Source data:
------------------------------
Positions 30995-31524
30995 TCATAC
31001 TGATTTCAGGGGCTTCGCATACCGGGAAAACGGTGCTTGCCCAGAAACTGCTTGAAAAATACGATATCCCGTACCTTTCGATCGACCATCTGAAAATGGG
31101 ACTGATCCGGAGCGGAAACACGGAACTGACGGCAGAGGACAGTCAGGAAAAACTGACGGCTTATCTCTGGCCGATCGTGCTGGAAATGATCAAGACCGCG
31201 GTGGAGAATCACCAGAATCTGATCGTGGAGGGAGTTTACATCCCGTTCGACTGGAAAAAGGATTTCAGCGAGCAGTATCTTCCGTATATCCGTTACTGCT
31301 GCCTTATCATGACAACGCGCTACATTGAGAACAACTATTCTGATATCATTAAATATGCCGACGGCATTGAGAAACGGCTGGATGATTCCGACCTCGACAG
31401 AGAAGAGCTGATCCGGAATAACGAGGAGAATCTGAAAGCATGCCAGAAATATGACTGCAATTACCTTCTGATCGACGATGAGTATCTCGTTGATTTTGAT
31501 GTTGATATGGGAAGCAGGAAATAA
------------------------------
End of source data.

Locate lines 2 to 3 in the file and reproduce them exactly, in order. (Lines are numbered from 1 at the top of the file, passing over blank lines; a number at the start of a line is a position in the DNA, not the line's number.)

30995 TCATAC
31001 TGATTTCAGGGGCTTCGCATACCGGGAAAACGGTGCTTGCCCAGAAACTGCTTGAAAAATACGATATCCCGTACCTTTCGATCGACCATCTGAAAATGGG